Many states, particularly the mountainous states, have implemented
slope management systems (13). Most of these states (Figure 2)
have fully or partially implemented an RHRS, and some, such as
FIGURE 2 Highlighted states have implemented slope
management systems (13).
Washington, Alaska, Oregon, and Ohio, have performed landslide
rating systems. A few states maintain retaining wall inventories
that are independent of bridge abutments. By collecting this data,
these states have overcome the primary hurdle to implementing a
GAM program: completing an inventory and assessment of specific
geotechnical assets.
Some states may already have these data in an enterprise relational, form-based database system (e.g., Oracle) lacking the ability to query, analyze, and map trends. Others may use an internal
geographic information system or online geographic information
system databases, and still others may have the data in a spreadsheet file with a sole data gatekeeper maintaining and controlling
access. Whatever the data storage medium, the ability to access
and query this information is key to adapting valuable data into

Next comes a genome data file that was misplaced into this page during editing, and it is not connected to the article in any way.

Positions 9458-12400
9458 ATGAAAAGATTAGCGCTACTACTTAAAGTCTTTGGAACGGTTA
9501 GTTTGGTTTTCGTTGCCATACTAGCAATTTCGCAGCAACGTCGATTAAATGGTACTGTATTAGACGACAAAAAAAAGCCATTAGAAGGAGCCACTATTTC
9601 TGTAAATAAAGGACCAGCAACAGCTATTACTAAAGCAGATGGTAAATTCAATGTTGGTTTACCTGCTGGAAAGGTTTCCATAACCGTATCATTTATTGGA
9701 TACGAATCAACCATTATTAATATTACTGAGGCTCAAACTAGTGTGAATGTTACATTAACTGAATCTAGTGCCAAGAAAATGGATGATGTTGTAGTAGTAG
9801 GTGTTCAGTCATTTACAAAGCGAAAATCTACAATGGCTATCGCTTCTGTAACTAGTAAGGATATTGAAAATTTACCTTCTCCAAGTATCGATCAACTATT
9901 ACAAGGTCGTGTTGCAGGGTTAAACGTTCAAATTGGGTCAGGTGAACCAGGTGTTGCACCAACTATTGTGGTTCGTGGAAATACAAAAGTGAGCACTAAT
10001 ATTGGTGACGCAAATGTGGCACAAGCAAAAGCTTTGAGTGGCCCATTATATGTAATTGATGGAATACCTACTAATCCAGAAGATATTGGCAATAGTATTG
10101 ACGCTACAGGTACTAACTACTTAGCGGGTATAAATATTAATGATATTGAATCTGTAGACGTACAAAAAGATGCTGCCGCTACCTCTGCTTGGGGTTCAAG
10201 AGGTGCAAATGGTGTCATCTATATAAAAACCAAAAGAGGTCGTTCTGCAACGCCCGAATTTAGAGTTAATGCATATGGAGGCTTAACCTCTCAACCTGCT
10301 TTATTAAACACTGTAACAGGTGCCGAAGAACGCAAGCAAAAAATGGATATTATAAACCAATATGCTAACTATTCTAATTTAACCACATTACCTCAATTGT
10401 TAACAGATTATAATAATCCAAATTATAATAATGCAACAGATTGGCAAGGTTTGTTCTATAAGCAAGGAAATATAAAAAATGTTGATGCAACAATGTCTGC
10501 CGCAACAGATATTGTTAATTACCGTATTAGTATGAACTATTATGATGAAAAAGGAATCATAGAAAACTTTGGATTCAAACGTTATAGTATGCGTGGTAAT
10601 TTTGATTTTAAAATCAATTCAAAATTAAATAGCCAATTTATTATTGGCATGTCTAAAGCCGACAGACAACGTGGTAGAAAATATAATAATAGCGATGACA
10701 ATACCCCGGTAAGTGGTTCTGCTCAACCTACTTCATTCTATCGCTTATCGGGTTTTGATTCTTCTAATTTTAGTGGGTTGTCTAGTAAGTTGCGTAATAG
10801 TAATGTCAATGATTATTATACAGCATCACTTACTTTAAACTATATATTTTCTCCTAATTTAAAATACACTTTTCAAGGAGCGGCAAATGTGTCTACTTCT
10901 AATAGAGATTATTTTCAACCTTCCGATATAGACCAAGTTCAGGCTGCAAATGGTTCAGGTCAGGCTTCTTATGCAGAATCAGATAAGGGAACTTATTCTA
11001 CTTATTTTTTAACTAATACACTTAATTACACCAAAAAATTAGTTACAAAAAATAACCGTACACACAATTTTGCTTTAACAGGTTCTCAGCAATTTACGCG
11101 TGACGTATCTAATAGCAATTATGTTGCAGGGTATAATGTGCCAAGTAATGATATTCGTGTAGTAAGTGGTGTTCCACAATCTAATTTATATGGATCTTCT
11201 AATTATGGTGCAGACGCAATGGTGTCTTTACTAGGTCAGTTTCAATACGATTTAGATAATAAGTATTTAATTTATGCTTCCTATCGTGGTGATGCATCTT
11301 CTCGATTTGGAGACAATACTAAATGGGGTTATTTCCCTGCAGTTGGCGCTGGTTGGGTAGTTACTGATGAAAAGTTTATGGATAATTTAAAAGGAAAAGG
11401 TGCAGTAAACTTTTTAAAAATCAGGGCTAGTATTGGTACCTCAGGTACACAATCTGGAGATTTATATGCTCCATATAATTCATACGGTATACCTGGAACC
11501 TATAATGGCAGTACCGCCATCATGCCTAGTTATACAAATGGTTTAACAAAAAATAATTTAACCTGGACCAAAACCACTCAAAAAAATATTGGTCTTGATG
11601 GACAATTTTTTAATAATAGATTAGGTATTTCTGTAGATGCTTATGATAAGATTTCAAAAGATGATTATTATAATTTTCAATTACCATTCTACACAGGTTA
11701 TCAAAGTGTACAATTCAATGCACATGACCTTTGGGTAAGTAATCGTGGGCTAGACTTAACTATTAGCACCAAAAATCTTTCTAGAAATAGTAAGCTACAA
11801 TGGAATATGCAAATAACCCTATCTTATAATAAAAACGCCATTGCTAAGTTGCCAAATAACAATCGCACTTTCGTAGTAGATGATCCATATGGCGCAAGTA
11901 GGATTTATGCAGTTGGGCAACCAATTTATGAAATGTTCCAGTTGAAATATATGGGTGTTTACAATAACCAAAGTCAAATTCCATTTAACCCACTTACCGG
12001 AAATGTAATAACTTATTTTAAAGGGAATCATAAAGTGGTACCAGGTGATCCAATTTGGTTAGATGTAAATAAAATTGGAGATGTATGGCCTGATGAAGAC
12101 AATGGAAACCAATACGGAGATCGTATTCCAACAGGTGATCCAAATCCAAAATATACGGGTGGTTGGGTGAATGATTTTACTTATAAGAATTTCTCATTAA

the next generation of a GAM system. Discussions with the agency’s information technology section will yield possibilities with a
one-time data extraction or brief training.
Geotechnical Event Data Sources
Most states that have implemented inventory systems have not
moved forward with detailed tracking of geotechnical events that
lead to service disruptions or excessive maintenance. Some leadingedge states track specific job codes in their maintenance section’s
management systems, and although the extraction of data into geolocated events and expenditure concentrations can be difficult,
the results are rewarding. Alaska recently completed mining more
than 7,000 entries from its maintenance management system for
2005 to 2016 that relate to geotechnical events, facilitating spatial
and temporal analysis of events and accumulating costs statewide,
resulting in a first-ever display of where the department is concentrating expenditures over time. Illustrating the benefits of performing
this data extraction, a time-lapse video of the Alaska DOT results
is available online (14).
Without a mandated time-tracking system linked to activity
codes, discussions and interviews with road maintenance personnel (e.g., Where are you cleaning rock off the road? Where are
the ditches continually filling with landslides or rockfall debris?
Which walls appear to be bulging or corroded?) are a first step in
identifying areas of highest concern. Once mapped, these areas
demonstrate to management the value of collecting and tracking